J. A. C. Redford

J. A. C. Redford
Birth name Jonathan Alfred Clawson Redford
Born (1953-07-14) July 14, 1953
Los Angeles, California, U.S.
Genres Orchestra
Occupation(s) Composer, arranger, orchestrator and conductor
Instruments Keyboards
Years active 1976–present
Website jacredford.com

Jonathan Alfred Clawson "J. A. C." Redford[1] (born July 14, 1953) is an American composer, arranger, orchestrator, and conductor of concert, chamber, and choral music; film, television, and theater scores; and music for recordings. Redford is also the author of Welcome All Wonders: A Composer’s Journey, published by Baker Books.

Artistic development

A wide variety of musical influences marked Redford’s youth, ranging from symphonic music and nineteenth-century opera to The Beatles, Frank Zappa, Joni Mitchell, the scores of classic film composers such as Bernard Hermann, and jazz artists like Dave Brubeck.[2] According to Image Journal, such a panoply of interests makes J.A.C. Redford "an equal opportunity composer. The music that flows from his mind and heart can take shape as a piano quartet, a Christmas oratorio, or a film score."[3]

In his teens, Redford played in and arranged music for rock 'n' roll bands.[4] In his early twenties, Redford began scoring documentaries and educational films, learning the craft of composing for the cinema.

After moving to Los Angeles in the mid-1970s, Redford began to write scores for television, beginning as a co-composer for Starsky & Hutch. In the 1980s, when the American Federation of Musicians called a strike that caused a virtual shutdown of U.S. film and television recording, Redford used the opportunity to continue his musical education. He studied composition with Hal Johnson and conducting with Frederick Zweig, and he took a master class in film composition with Walter Scharf through the UCLA extension program. During this period, Redford wrote concert and chamber music as well. Some years later, Redford studied composition and counterpoint with operatic composer and film orchestrator Thomas Pasatieri.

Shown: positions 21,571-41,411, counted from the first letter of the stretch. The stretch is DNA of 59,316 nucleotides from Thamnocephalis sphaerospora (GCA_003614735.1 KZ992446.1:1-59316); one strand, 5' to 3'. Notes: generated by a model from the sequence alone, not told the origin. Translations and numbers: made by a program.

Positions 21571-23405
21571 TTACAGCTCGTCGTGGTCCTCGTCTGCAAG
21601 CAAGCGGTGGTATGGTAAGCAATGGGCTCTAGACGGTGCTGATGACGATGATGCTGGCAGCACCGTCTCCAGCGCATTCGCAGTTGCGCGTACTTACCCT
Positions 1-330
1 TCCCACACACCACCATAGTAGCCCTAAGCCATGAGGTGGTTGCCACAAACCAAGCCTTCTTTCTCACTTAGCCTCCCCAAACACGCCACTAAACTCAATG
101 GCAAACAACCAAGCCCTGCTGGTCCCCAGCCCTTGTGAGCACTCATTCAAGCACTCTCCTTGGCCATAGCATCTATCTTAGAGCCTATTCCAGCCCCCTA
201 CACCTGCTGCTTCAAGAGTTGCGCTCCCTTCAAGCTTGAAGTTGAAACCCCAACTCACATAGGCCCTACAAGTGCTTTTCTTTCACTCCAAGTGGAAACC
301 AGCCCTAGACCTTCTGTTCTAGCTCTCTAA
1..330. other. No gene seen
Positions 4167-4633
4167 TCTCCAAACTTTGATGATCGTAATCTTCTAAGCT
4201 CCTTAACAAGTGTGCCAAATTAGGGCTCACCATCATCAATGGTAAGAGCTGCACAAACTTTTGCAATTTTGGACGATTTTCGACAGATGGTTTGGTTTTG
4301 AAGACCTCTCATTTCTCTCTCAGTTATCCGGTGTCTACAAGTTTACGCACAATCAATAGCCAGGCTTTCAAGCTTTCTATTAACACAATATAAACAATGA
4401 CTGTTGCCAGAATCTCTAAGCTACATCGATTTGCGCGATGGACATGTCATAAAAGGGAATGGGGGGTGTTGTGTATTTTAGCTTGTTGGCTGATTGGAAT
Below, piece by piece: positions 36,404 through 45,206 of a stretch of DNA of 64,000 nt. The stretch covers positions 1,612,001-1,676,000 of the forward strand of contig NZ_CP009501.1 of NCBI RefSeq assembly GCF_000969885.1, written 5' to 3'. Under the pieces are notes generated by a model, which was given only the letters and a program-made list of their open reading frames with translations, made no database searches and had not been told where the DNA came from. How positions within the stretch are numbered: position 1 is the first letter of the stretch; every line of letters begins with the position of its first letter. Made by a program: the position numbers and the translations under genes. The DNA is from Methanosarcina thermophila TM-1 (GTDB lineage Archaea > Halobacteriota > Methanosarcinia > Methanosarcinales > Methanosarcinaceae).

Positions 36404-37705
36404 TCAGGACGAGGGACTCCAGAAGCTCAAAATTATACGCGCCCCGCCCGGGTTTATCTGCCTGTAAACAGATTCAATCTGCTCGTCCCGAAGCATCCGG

From 1976 to the present, Redford has been concurrently writing music for film and television, the concert hall, chamber artists, choral ensembles, and the theater. In a 2009 article, Jérémie Noyer wrote, "It is that rich experience that makes Redford’s music unique, drawing from an incredible array of influences . . . J.A.C. Redford distinguishes himself from other film music composers by an incredible versatility, feeling as comfortable in pop music or jazz as in concert music."[5]

Artists and ensembles that have performed his work include: Academy of St. Martin in the Fields, Joshua Bell, Liona Boyd, Cantus, Chicago Symphony, Debussy Trio, Israel Philharmonic, Kansas City Chorale, Los Angeles Chamber Singers, Los Angeles Master Chorale, New York Philharmonic, Phoenix Chorale, St. Martin's Chamber Choir, St. Paul Chamber Orchestra, Utah Chamber Artists, and Utah Symphony.

His music has been featured on programs at the Kennedy Center in Washington D.C., the Lincoln Center in New York, Walt Disney Concert Hall in Los Angeles, St. Peter's Basilica in Rome, and London’s Royal Albert Hall.